As opposed to the beneficial bacteria, there are also harmful bacteria that give wrong signals. Ducatelle: “These cause inflammation in the intestinal wall. This inflammation in the intestine then causes diarrhoea. Example of a group of harmful bacteria are the Enterobacteriaceae family to which also Salmonella and Escherichia coli belong.” What causes the increase in harmful bacteria? According to Ducatelle the number one cause is the consumption of too much feed at once. At number two is feed with too high a protein content. And number three is feed with too little fibre. Fibres are indigestible sugars that good bacteria really need to propagate. “As for the three main causes of the increase in harmful bacteria in broilers all three causes play an important role, also for laying hens. Feed for broilers and laying hens contains too little fibre.” The reason for this is that the animals have to perform optimally. As a result, in the ration, as much as possible easily digestible ingredients are included. Fibres are mainly seen as ‘ballast’. The current standard broiler feed therefore only contains on average 2 to 3% of fibre. In laying hen feed the fibre content is somewhat higher.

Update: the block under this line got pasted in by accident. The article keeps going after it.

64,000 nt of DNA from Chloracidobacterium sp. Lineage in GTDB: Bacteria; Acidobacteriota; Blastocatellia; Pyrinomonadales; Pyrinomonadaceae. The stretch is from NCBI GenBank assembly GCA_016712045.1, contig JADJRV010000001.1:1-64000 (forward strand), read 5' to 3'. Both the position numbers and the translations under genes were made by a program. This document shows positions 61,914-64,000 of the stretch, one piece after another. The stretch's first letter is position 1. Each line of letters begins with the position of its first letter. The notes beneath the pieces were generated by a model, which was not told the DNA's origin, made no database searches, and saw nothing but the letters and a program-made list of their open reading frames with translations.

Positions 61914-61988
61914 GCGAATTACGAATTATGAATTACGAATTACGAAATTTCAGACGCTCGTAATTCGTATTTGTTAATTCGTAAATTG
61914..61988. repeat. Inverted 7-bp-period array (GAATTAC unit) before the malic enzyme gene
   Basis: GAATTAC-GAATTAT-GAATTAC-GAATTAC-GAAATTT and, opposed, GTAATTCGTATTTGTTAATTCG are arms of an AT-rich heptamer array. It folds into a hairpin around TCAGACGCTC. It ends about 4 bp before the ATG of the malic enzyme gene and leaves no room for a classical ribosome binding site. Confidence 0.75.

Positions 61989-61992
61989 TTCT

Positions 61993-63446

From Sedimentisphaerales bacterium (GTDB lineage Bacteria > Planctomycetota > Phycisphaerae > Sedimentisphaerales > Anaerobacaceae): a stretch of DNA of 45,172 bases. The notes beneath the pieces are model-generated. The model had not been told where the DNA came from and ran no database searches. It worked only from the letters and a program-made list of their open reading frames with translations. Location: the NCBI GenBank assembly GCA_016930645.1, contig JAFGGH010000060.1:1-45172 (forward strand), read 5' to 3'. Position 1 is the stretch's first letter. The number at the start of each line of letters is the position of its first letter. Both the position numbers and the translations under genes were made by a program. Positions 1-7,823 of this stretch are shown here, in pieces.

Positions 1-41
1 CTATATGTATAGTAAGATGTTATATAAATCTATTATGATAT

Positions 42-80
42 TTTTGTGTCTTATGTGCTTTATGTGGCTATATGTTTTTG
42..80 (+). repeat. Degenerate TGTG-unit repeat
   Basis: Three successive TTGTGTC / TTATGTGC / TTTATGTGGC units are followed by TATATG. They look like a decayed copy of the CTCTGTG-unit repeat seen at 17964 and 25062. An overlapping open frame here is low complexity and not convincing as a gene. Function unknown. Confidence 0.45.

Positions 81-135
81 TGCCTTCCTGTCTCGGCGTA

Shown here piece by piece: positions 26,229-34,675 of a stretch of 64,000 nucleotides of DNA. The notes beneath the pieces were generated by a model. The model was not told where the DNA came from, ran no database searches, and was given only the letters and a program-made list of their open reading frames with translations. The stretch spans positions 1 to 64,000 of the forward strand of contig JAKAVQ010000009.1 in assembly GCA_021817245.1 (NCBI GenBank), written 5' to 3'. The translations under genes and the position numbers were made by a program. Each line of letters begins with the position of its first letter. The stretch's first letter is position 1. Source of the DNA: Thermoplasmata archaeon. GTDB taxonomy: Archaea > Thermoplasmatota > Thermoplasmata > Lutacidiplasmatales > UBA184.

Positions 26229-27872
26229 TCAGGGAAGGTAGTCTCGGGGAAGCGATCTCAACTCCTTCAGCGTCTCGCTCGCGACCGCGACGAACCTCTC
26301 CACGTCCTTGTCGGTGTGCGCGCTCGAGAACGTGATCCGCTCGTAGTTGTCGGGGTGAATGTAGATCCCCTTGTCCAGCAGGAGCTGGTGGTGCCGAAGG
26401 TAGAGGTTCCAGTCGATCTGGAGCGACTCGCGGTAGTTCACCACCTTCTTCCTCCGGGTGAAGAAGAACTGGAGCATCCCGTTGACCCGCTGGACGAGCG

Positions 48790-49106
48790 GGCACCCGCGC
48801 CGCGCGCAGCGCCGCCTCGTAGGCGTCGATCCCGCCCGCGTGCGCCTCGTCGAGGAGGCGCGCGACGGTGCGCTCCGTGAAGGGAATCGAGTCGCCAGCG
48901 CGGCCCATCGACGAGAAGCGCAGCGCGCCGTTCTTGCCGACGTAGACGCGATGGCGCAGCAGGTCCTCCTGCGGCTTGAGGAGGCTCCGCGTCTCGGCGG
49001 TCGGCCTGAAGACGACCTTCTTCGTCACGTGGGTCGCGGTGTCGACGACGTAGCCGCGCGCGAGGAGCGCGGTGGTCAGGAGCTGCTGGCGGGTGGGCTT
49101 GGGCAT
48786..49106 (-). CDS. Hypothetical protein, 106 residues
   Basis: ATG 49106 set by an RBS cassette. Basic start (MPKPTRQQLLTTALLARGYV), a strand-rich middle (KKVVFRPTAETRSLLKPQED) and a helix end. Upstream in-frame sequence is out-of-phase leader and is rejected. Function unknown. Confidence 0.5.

Butyric acid essential

Until a few years ago it was thought that fibres actually were just ‘ballast’ in the feed. However, fibres turn out to play a key role with regard to the health of the animal. If the Firmicutes can digest the indigestible sugars from the fibres then butyric acid and propionic acid are produced. Ducatelle: “In the intestinal wall there are also hormone-producing cells that respond to butyric acid. When they register butyric acid, they produce natural hormones which are necessary for the development of the intestinal system and for the feeling of satiety.” If these hormones are produced in insufficient amounts, the animal will get no satiety making it eat too much. Broilers have been selected in the past, according to the professor, for increased feed intake. This has led to broilers that are constantly overeating, which in turn leads to dysbiosis or dysbacteriosis.

To prevent this, according to Ducatelle, feed needs to be formulated in order to support the beneficial bacteria which will give satiety through the production of butyrate. “It applies not only in broilers, as many people may think, but also in laying hens. There it’s called chronic enteritis.” Dysbiosis causes inflammation in the gut which then leads to diarrhoea, resulting in dirty eggs.